Black Lives Matter co-founder and former head of the charity arm Black Lives Matter Global Network Foundation Patrisse Cullors recently denied accusations that she or any of her colleagues misused organization funds.
Cullors told the Associated Press that building the organization involved a lot of trial and error and that it was overwhelmed by the outpouring of support and sudden growth, especially when it came to the flood of donations around the 2020 summer racial justice riots after the murder of George Floyd by Minneapolis police.
“On paper, it looks crazy,” she said. “We use this term in our movement a lot, which is we’re building the plane while flying it. I don’t believe in that anymore. The only regret I have with BLM is wishing that we could have paused for one to two years, to just not do any work and just focus on the infrastructure.”
BLM was hit with intense backlash this year after it was uncovered that the BLMGNF funneled $6 million to a nonprofit founded by Khan-Cullors’s wife, Janaya Khan, to buy a 10,000-square-foot mansion in Toronto with six bedrooms and bathrooms, a swimming pools, and other expensive amenities. The compound was supposedly dedicated as a “transfeminist, queer affirming space politically aligned with supporting Black liberation work across Canada” for Black creators to produce new projects.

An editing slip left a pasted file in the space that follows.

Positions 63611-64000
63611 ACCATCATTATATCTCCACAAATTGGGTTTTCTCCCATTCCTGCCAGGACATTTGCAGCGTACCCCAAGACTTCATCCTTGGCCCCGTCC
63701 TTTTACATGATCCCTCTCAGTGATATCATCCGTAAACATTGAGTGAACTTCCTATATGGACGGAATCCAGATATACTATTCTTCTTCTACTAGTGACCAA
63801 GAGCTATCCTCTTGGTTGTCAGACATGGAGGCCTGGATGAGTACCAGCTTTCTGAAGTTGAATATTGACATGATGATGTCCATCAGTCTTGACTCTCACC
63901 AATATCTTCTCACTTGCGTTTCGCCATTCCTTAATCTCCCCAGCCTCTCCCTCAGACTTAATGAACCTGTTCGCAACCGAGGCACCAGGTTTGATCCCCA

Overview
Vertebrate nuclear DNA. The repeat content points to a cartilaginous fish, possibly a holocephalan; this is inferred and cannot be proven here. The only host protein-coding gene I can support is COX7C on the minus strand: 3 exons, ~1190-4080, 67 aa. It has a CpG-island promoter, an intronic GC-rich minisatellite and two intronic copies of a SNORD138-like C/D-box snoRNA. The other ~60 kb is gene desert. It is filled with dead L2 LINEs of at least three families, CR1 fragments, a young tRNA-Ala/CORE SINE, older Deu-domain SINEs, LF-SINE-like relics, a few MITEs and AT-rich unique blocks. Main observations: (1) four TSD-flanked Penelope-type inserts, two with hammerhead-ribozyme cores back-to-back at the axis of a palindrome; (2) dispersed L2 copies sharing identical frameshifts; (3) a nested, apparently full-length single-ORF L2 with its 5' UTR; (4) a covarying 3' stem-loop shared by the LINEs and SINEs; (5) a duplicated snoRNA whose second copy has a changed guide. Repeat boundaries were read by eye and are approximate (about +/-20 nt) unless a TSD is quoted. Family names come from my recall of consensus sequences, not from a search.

Cullors denied that the charity committed any wrongdoing with the purchase, telling AP, “We really wanted to make sure that the global network foundation had an asset that wasn’t just financial resources…and we understood that not many Black-led organizations have property. They don’t own their property.”
A self-proclaimed Marxist, Cullors also bought at least four houses for a total of around $3.2 million. She resigned as the group’s executive director shortly after the New York Post reported on the acquisitions in April 2021.
She dismissed the allegations that she stole from BLM or abused her position within the organization for personal financial gain.
“The idea that (the foundation) received millions of dollars and then I hid those dollars in my bank account is absolutely false,” she said. “That’s a false narrative. It’s impacted me personally and professionally, that people would accuse me of stealing from Black people.”
When the foundation announced it raised $90 million last year, many supporters suspected funny business and demanded transparency and accountability as to where the money would be directed in a reaction that took Cullors by surprise, she told AP.
“I thought practicing radical transparency with Black people would have been received well,” she said. “What was unhelpful about releasing it was not getting enough people allying with us about it. We weren’t the only organization to receive millions of dollars.”